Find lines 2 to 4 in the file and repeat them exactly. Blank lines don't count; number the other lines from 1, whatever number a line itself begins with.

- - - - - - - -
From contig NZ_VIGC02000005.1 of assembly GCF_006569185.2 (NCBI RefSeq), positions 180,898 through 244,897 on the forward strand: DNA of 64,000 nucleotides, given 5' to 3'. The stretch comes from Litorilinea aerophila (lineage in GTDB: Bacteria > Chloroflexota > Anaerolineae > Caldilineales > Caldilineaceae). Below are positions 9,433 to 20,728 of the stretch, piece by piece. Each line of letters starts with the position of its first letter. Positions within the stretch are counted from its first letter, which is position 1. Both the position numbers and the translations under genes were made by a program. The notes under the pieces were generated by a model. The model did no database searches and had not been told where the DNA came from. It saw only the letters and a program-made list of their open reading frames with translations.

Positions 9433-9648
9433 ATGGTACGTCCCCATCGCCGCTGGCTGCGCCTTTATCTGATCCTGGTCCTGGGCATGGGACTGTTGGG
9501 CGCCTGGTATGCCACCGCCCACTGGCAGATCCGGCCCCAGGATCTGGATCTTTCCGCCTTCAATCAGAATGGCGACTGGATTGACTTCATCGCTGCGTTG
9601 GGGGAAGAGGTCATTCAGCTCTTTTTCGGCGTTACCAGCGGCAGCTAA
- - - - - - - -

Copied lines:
Positions 9433-9648
9433 ATGGTACGTCCCCATCGCCGCTGGCTGCGCCTTTATCTGATCCTGGTCCTGGGCATGGGACTGTTGGG
9501 CGCCTGGTATGCCACCGCCCACTGGCAGATCCGGCCCCAGGATCTGGATCTTTCCGCCTTCAATCAGAATGGCGACTGGATTGACTTCATCGCTGCGTTG